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The dream beckons: Bulls select Coby White with No. 7 pick in NBA Draft

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NEW YORK  — Thirty-five years ago, the Chicago Bulls drafted a guard from the University of North Carolina.

Six championships later, Michael Jordan turned out OK.

Now the Bulls will try again with Coby White.

White, a Greenfield School product who played one season at UNC, was taken with the No. 7 overall pick by the Bulls during Thursday night’s NBA Draft at Barclays Center.

Thriving in an uptempo style at both UNC and Greenfield, averaging 16.1 points per game and 4.1 assists in his only season as a Tar Heel, breaking the program record for 3-pointers as a freshman and being named to the Atlantic Coast Conference’s second team.

But his meteoric rise began at Greenfield, where he became the all-time leading scorer in North Carolina high school basketball history en route to becoming a McDonald’s All-American He’s also the all-time scorer in a single edition of the storied John Wall Holiday Invitational, surpassing Tar Heel alum Donald Williams in 2017.

White ascended into rare company in 2018, when he was named the Tom Ham Athlete of the Year as presented by The Wilson Times despite playing just one varsity sport.

Executive vice president of basketball operations John Paxson had said the Bulls would look for an upgrade at the position after Kris Dunn took a step back in his third season. He backed that up by taking the dynamic White, whose wild hairdo is as impressive as his game.

The Bulls missed the playoffs for the third time in four years and finished with one of the worst records in franchise history at 22-60 last season. They got hit hard by injuries in the second season of their rebuild, fired coach Fred Hoiberg after a 5-19 start and went 17-41 the rest of the way under Jim Boylen.

Even so, they believe they have the makings of a winning core with White joining Lauri Markkanen, Zach LaVine, Wendell Carter Jr. and Otto Porter Jr. And they saw enough progress after promoting Boylen from assistant coach to give him a contract extension in May.

This was the third straight year Chicago got the No. 7 pick. And if White produces the way Markkanen and Carter have, the Bulls will take that.

The 7-foot Markkanen has averaged 16.7 points and 8.2 rebounds since the Bulls acquired his rights along with LaVine and Dunn from Minnesota in the 2017 draft night trade with Minnesota that launched the rebuild. The 6-10 Carter showed promise last season, averaging 10.3 points and 7 rebounds in 44 games before a season-ending left thumb injury.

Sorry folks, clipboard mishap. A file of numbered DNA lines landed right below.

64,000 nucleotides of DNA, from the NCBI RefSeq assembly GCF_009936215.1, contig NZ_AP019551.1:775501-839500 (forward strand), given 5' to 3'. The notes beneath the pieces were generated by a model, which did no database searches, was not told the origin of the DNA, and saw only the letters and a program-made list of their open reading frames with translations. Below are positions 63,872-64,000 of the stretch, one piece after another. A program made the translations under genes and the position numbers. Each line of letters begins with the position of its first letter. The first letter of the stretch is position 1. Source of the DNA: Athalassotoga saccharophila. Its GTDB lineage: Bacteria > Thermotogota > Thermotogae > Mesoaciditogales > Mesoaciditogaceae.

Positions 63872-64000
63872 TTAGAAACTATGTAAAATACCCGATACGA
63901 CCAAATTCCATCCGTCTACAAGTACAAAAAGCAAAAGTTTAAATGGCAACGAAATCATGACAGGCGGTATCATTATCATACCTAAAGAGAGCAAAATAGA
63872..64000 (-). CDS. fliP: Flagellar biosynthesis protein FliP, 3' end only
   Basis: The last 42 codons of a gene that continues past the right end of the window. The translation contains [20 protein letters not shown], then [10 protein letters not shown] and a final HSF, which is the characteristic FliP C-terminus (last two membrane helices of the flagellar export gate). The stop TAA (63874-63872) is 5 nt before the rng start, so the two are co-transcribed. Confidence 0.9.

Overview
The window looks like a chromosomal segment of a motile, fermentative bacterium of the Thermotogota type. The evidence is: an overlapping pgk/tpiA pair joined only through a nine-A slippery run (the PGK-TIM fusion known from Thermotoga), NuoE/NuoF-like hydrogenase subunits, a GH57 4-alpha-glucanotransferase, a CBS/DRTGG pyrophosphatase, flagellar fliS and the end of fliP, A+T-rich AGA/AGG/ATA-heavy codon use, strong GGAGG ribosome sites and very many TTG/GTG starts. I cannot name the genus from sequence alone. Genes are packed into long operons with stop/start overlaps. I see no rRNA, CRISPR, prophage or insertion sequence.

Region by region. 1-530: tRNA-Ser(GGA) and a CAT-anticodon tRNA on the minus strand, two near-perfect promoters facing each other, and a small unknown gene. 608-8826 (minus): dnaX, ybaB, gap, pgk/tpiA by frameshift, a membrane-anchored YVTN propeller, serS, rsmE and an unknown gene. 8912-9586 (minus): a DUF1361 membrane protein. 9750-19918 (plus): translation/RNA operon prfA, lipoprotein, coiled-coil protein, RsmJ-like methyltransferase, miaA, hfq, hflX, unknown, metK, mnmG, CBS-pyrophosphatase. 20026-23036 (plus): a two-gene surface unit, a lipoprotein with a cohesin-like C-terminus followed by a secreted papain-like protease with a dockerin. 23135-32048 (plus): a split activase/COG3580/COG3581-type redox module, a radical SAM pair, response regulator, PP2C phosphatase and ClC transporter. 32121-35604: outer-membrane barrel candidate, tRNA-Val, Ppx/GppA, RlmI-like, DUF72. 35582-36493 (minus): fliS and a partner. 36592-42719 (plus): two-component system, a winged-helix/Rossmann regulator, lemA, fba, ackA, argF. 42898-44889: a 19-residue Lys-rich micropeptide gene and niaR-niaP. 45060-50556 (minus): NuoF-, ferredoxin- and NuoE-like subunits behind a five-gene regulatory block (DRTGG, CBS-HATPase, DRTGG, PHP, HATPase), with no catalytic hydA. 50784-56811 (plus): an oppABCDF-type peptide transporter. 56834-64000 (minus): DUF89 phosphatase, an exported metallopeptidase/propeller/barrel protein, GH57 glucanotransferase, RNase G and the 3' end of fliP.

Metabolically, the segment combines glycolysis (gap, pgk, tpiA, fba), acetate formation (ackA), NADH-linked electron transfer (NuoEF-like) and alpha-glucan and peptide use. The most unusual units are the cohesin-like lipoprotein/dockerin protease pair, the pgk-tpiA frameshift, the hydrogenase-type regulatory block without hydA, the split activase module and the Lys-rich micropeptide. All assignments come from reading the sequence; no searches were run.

The Bulls figure to have about $20 million in salary cap room and could look to add veteran help on the wing and down low.

Duke’s Zion Williamson was the No. 1 pick of the New Orleans Pelicans — a surprise to nobody who watched basketball this past season. But afterward he couldn’t hide his emotions, even though he along with everyone else knew what would happen Thursday night.

“Because I love the game of basketball,” he said. “You can hear people say things like, ‘Oh, that it was likely I was going to go No. 1.’ But I guess you don’t know until you actually go through it. Hearing my name called and I was able to make it on stage without a tear, shake the commissioner’s hand, but in the interview my mom was standing beside me, and my emotions just took over.”

There might be tears of joy in New Orleans, too, after the Pelicans were able to get the Duke powerhouse who is considered one of the most exciting prospects in years.

The 6-foot-7, 285-pounder compiled a career worth of highlights into just one season, becoming the third freshman to be voted player of the year by The Associated Press.

His assault on the rims made him a favorite of college basketball fans, but his game is more than just dunks. 

Williamson averaged 22.6 points and 8.9 rebounds while shooting 68% from the field.

Wearing a white suit, he hugged members of his family and NBA Commissioner Adam Silver after his name was called first at Barclays Center.

Williamson will step into an open position in New Orleans, which recently agreed to trade All-Star Anthony Davis, the last freshman to win the AP award, to the Los Angeles Lakers.

“I’m going to do anything to win. I’m just going to do anything to win,” Williamson said.

The Memphis Grizzlies also quickly addressed a positional need by taking Murray State’s Ja Morant with the No. 2 pick. The Grizzlies agreed to trade Mike Conley, their longtime point guard, to Utah a day earlier.

They got a good replacement in Morant, who led Division I with 10 assists per game as a sophomore while averaging 24.5 points.

“I have some big shoes to fill in Mike Conley,” Morant said. “He’s a great player. I wish him the best. Like I said before, it just means the Grizzlies see a lot in me.”

RJ Barrett then made it two Duke freshmen within the top-three picks when the New York Knicks took the guard who actually edged out Williamson to lead the Atlantic Coast Conference in scoring. Knicks fans hoped they would get Williamson after finishing with the worst record in the league but seemed happy to end up with Barrett, loudly cheering and chanting “RJ! RJ!” when the pick was announced.

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